In this example, a set of daily price based patterns was analyzed via a proprietary program I wrote in R, which resulted in an input pattern yielding a set of 52 samples that met my conditional criteria.  Fig 1 illustrates a way to look at the trajectory outcomes based upon one of the profitable patterns in the conditional criteria. The bottom graph is simply the plot of median results of each data point in the trajectory. We often try to imagine the best way to exit without foreknowledge of the future (and somewhat less rule of thumb based criteria).

                                      Fig 2. Trajectory tree.

One approach would be to use some type of exiting rule based upon the statistical median of each sequential point's range.  Knowing that 1/2 of the vertices occur above and 1/2 below the median, we should expect to hit at least 1/2 of the targets at or above the median. Given that the 3rd point is the highest median, it makes sense to exit earlier than waiting for a greater gain further out (which has an even lower median).  So if we take as a target, the median value of the 3rd pt. we achieve an average and fixed target of 1.59% on 27/52 of the total samples.

Of the remaining samples, we may now wish to exit on the 11th bar (or earlier if the same target is hit earlier) target of .556%, which is achieved on 13/52 of the remaining samples.  This leaves only the last bar of which we simply use the average return as the weighted return value for that target, in this case -1.74% for the remaining samples : 12/52. Notice we will always have the worse contenders that were put off until the end.

The expectation yields E(rtn)=27/52*.0159+13/52*.0056-12/52*-.017 =.0057
eeking out a small average + gain of .57%. Compounded, this gives:
(1+.0159)^27*(1+.0056)^13*(1-.017)^12~ 34% rtn for 52 trades, each less than 3 days in length.  Hit rate (as secondary observation) is 77% in this case.

The approach is particularly appealing for a high frequency strategy with very low commissions. Notice it's by no means comprehensive (and yes, I've only shown in sample here), but rather a novel way to think about exiting strategies.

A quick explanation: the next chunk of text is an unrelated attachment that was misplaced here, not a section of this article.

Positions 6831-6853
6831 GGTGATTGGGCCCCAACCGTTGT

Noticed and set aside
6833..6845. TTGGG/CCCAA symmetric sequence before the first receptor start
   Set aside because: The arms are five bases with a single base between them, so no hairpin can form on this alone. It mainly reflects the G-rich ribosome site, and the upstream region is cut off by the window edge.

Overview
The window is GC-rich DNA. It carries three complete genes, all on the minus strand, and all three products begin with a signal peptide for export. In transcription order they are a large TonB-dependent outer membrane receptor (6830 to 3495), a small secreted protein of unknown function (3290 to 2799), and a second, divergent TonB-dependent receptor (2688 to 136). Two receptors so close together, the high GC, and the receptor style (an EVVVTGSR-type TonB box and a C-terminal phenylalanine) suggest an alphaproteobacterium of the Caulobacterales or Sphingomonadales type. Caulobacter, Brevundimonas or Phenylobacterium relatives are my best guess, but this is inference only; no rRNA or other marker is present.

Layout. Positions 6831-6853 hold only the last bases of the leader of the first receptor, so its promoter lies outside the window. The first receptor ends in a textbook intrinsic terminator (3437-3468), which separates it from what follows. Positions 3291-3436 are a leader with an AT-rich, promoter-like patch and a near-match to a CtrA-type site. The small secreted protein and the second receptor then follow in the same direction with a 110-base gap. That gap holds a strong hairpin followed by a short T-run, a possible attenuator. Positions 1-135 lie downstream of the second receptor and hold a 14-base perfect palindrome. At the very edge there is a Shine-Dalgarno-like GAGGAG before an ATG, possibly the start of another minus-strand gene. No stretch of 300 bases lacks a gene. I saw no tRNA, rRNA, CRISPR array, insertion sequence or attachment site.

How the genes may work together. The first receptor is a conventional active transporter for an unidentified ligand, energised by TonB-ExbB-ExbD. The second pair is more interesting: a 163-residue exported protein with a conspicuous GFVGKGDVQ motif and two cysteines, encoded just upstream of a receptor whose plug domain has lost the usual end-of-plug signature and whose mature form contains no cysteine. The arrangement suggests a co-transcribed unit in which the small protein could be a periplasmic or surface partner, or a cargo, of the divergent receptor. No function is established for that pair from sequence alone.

Tuesday, May 17, 2011

Simulating Win/Loss streaks with R rle function

The following script allows you to simulate sample runs of Win, Loss, Breakeven streaks based on a random distribution, using the run length encoding function, rle in R. Associated probabilities are entered as a vector argument in the sample function.

You can view the actual sequence of trials (and consequent streaks) by looking at the trades result.  maxrun returns a vector of maximum number of Win, Loss, Breakeven streaks for each sample run. And lastly, the prop table gives a table of proportion of run transition pairs from losing streak of length n to streak of all alternate lengths.

Example output (max run length of losses was 8 here):

lt.1      1      2      3      4      5      6      7      8
   1 41.758 14.298  5.334  1.662  0.875  0.131  0.000  0.044
   2 14.692  4.897  1.924  0.787  0.394  0.087  0.131  0.000
   3  4.985  2.405  0.525  0.350  0.000  0.000  0.044  0.000
   4  1.662  0.875  0.306  0.087  0.000  0.000  0.000  0.000
   5  0.831  0.219  0.175  0.000  0.000  0.044  0.000  0.000
   6  0.087  0.131  0.044  0.000  0.000  0.000  0.000  0.000
   7  0.087  0.087  0.000  0.000  0.000  0.000  0.000  0.000
   8  0.044  0.000  0.000  0.000  0.000  0.000  0.000  0.000

 B  L  W
 3  8 17

#generate simulations of win/loss streaks use rle function


#streaks of losing trades

#simple table of losing trade run streak(n) frequencies

#generate joint ensemble table streak(n) vs streak(n+1)